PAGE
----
A Reformist Muslimah as an agent of social change brings about social changes through women’s movements to carry out reforms in accordance with the guidance of the Al-Quran and Sunnah interpreted with a humanist-feminist perspective. It is hoped that the concept of a Reformist Muslimah can become a social movement for women (Reformative Social Movement). The targeted social changes embrace everyone towards a just and civilized society. The strategy of the movement is through Gender Mainstreaming.
The revised edition of this book comprises 17 chapters as follows: 1) Education to humanize humans; 2) Establish a harmony family through marriage; 3) Adopt family planning; 4) Polygamy impedes a harmonious family; 5) Why we choose a democratic system; 6) Upholding Human Rights; 7) Advocate for the Right of Children; 8) Women’s Rights are no less important; 9) Difficulties in establishing gender equality; 10) Building political power that is pro-women; 11) Becoming agents of economic development; 12) Battling radicalism and terrorism; 13) Protecting religious freedom for all; 14) Fighting to eliminate violence; 15) Jihad towards establishing peace; 16) Offering a humanist-feminist interpretation; and 17) How to formulate the transformative lectures or dakwah.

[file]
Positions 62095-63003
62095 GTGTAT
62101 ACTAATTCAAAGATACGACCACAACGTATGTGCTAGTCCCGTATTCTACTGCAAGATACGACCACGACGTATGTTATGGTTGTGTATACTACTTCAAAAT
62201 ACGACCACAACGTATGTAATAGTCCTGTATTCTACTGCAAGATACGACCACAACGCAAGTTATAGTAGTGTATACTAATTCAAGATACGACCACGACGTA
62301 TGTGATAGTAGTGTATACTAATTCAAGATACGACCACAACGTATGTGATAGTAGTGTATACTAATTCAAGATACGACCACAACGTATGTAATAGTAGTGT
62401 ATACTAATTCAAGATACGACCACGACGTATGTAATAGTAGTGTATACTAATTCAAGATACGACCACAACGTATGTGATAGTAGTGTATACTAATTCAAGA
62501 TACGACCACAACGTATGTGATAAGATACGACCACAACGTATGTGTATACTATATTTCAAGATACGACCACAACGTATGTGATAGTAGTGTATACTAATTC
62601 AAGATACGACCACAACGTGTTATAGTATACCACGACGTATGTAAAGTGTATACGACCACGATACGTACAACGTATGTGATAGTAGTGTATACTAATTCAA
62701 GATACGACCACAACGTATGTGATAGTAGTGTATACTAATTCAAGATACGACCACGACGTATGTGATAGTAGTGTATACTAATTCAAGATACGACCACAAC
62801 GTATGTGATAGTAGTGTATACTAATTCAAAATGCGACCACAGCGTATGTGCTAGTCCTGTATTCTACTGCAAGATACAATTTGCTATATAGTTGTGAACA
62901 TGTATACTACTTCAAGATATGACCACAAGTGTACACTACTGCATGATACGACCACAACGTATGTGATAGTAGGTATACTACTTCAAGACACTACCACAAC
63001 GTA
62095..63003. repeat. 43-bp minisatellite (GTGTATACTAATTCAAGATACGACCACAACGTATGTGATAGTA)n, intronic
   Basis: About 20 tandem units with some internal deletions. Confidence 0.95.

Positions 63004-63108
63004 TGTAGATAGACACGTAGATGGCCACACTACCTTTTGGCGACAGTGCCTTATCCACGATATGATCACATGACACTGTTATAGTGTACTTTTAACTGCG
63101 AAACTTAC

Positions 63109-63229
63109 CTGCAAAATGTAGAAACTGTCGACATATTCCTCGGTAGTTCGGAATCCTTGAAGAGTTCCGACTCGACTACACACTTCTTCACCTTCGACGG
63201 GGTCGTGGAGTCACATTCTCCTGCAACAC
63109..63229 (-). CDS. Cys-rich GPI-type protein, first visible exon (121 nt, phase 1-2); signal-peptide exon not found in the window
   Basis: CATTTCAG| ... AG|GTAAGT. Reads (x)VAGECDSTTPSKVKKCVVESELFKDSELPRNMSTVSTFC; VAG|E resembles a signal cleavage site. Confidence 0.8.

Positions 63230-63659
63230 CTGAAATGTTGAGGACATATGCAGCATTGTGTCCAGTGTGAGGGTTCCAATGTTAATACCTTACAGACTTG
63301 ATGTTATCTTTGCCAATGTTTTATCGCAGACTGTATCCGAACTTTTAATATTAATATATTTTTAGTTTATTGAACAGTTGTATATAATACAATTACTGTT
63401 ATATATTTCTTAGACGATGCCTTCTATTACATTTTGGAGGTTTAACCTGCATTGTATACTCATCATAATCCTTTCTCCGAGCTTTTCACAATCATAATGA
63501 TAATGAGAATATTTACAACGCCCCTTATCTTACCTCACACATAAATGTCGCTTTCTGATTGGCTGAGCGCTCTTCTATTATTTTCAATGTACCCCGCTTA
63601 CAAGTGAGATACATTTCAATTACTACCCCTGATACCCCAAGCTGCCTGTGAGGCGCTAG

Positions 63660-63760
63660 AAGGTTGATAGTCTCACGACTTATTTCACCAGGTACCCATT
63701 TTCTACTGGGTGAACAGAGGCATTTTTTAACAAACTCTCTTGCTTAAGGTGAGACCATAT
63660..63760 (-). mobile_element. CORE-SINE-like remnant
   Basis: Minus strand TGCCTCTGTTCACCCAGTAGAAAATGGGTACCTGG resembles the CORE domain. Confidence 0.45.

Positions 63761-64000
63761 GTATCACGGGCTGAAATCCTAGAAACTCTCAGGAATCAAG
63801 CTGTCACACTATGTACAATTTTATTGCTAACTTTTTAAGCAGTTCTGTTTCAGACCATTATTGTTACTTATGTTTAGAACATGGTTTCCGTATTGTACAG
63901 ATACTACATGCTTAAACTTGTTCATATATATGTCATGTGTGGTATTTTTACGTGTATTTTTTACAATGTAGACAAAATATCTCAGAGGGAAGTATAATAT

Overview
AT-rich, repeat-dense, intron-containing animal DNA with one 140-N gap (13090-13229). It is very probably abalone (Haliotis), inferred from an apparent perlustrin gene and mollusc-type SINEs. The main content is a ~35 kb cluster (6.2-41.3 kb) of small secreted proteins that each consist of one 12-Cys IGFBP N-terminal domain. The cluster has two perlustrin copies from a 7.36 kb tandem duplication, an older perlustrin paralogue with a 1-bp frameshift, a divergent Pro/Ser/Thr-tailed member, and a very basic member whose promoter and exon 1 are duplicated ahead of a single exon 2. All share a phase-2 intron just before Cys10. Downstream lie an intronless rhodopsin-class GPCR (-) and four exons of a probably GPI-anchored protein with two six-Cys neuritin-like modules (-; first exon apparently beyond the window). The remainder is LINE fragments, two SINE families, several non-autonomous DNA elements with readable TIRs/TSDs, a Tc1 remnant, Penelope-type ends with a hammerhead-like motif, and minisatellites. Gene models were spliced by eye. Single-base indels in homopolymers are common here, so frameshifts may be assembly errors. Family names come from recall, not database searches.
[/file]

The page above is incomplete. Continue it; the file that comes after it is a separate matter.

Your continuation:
The additional chapter in this revised edition presents a portrait of women’s experiences as agents of economic development. The chapter begins with a presentation of implementation of gender equality in public procurement of goods and services to stories of fisherwomen in Indonesia. This part criticizes cultural, structural and interpretation of religious teachings regarding women’s participation in the economy as agents of economic development. It further speaks about the moral message contained in the economic activities of a Muslimah (the wife of the Prophet saw), the basic principles of economic activities in Islam, and concrete efforts of an Islamic state to empower women in the economy and the proposal of Islamic law reform regarding inheritance of women.
This book is compiled using a feminist research method, namely a methodological and epistemological formulation based on my experiences as a woman in efforts to realize gender equity and equality. I also use feminist and praxis theories based on activism for social change.
In many discussions, I pose new questions about the lives of women and other groups (marginalized groups) which ultimately result in efforts to produce new and rich understandings (multi-disciplinary and trans-disciplinary).